BARRIO METALICO'S developers originally envisioned the nine-unit project as a way to create momentum for a larger development they were planning nearby. Little did they know that the appetite for hip, urban-style housing would be as good as they had hoped and stronger than they imagined. To wit: The first unit was bought sight unseen. “It set a standard for the neighborhood,” says architect and developer Rob Paulus.

The project is located east of downtown Tucson in a sparse, largely forgotten and overwhelmingly industrial neighborhood called Millville. The team wanted to revive the area while embracing its roots. “We knew we would have to use budget materials so we wanted to have fun with it,” says Paulus.

Each 1,557-square-foot house is clad in corrugated metal and prominently features exposed steel and modest materials. This theme continues on the inside with concrete floors, exposed ducts, and maple cabinets. The materials may be low budget, but the architect spent time on design. “We try to articulate every piece we do,” says Paulus. “It's a challenge working with basic materials because it's really in the detailing more than the material.”

Loft-like spaces receive light from large sliding doors, and floor-to-ceiling corner windows offer views of the main courtyard. Despite these large openings, Barrio exceeds local energy standards thanks to super-insulated R-48 walls, 1-inch-thick insulated glass, and integral low-E coating. Further pushing the sustainable agenda, the developers gave each home a 12-foot rainwater harvesting tank, pre-plumbed each house for solar water heating, and installed a solar array to operate the main gate. Moreover, the perimeter fence, which our judges gave a special focus award, is constructed of salvaged wood from an old building on a nearby site.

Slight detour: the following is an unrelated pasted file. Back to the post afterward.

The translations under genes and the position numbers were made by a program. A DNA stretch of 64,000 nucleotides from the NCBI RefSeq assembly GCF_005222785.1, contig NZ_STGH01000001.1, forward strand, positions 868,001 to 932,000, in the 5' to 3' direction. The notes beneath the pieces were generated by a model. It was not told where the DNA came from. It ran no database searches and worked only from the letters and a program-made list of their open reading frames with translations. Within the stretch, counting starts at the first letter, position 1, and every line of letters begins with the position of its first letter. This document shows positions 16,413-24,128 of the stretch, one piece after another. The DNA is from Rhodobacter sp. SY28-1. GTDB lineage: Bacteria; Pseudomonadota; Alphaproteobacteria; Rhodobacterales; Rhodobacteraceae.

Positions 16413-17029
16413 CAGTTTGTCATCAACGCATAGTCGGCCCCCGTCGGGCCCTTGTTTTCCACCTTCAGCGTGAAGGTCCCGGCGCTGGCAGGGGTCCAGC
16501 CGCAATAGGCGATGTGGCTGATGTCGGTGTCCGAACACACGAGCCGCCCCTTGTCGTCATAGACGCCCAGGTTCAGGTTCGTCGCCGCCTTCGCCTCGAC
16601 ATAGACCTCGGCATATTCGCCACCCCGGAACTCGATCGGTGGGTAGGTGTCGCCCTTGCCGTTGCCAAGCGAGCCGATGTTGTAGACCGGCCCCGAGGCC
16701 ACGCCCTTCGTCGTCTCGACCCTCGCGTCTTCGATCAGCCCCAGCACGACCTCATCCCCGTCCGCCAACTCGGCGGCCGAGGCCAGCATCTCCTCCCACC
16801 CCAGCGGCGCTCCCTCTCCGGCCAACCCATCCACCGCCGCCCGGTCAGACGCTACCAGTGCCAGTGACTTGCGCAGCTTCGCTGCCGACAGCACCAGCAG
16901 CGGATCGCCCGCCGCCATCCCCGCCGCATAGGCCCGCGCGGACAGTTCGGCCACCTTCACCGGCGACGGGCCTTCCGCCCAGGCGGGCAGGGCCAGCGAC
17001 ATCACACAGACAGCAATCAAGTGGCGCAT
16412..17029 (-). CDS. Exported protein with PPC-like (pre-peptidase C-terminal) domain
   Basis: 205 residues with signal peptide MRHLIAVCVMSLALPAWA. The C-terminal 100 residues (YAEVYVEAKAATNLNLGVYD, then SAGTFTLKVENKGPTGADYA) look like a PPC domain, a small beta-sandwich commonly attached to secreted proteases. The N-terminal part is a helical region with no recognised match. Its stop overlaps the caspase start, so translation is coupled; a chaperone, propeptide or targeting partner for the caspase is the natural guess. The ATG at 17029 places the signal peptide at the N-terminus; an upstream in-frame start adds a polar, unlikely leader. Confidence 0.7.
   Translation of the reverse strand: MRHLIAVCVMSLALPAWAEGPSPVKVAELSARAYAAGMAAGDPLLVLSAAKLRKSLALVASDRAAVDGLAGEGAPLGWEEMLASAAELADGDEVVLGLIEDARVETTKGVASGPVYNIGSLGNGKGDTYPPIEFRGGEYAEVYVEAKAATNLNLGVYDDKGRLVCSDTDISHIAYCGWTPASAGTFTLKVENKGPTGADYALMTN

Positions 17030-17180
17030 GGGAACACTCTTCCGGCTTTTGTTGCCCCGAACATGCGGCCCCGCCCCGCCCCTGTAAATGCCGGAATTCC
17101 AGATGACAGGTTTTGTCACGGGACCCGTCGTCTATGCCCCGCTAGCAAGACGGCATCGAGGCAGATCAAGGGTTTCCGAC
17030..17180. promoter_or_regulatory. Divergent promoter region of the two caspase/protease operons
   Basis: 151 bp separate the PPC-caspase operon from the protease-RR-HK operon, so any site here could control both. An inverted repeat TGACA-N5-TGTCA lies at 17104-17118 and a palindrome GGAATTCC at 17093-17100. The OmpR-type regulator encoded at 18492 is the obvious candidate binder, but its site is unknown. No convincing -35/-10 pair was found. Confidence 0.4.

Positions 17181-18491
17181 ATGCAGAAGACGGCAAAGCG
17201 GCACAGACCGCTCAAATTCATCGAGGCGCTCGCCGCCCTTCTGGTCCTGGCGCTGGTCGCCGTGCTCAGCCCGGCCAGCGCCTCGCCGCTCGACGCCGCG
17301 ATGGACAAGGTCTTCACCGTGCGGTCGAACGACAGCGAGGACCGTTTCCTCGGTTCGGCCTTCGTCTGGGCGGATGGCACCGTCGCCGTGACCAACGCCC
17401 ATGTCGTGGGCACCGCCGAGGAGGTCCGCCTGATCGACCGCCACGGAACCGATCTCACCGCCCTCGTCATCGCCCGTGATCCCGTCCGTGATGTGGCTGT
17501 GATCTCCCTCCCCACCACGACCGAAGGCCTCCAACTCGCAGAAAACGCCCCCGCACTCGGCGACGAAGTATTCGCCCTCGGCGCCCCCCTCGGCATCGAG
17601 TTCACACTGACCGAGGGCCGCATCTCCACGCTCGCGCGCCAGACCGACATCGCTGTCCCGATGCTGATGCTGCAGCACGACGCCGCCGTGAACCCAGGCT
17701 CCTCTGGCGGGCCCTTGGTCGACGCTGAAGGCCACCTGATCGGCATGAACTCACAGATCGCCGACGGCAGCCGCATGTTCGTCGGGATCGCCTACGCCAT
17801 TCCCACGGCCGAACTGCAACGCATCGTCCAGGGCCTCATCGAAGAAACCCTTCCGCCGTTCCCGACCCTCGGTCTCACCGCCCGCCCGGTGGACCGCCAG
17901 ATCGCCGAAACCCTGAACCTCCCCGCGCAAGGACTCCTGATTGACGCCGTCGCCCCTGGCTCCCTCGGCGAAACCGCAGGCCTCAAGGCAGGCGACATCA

BD061001122L2.jpgCLICK HERE FOR IMAGE GALLERY
BD061001122L2.jpgCLICK HERE FOR IMAGE GALLERY

Photo: Bradley Wheeler

BD061001122L2.jpgCLICK HERE FOR IMAGE GALLERY
BD061001122L2.jpgCLICK HERE FOR IMAGE GALLERY

Photo: Bradley Wheeler

Photo: Bradley Wheeler

Paulus says the project was a huge financial and design success. But the coolest thing is that the houses have created something more: a community.

Categories: Production/Semi-custom, less than 2,000 square feet; special focus, fencing; Entrant/Architect/ Land planner/Interior designer/ Landscape architect: Rob Paulus Architect, Tucson, Ariz.; Builder: Caliber West, Tucson; Developer: Fremont Partners, Tucson

LIGHT INDUSTRIAL Most people think of the terms “industrial” and “modest” as euphemisms for cheap. But perceptions can be altered with creative use of low-cost materials, says architect Rob Paulus. Honoring Barrio Metalico's very tight budget, the architect used “a simple industrial box that was hard on the outside yet very livable and inviting on the inside.” Off-the-shelf materials do cost less, but when juxtaposed with color or with natural earthy materials such as wood, cork, or bamboo, they come alive. In this case, Barrio's weathered recycled wood fence completes the balance. “The two separate elements work together to provide a pleasant contrast,” Paulus says.

Learn more about markets featured in this article: Tucson, AZ.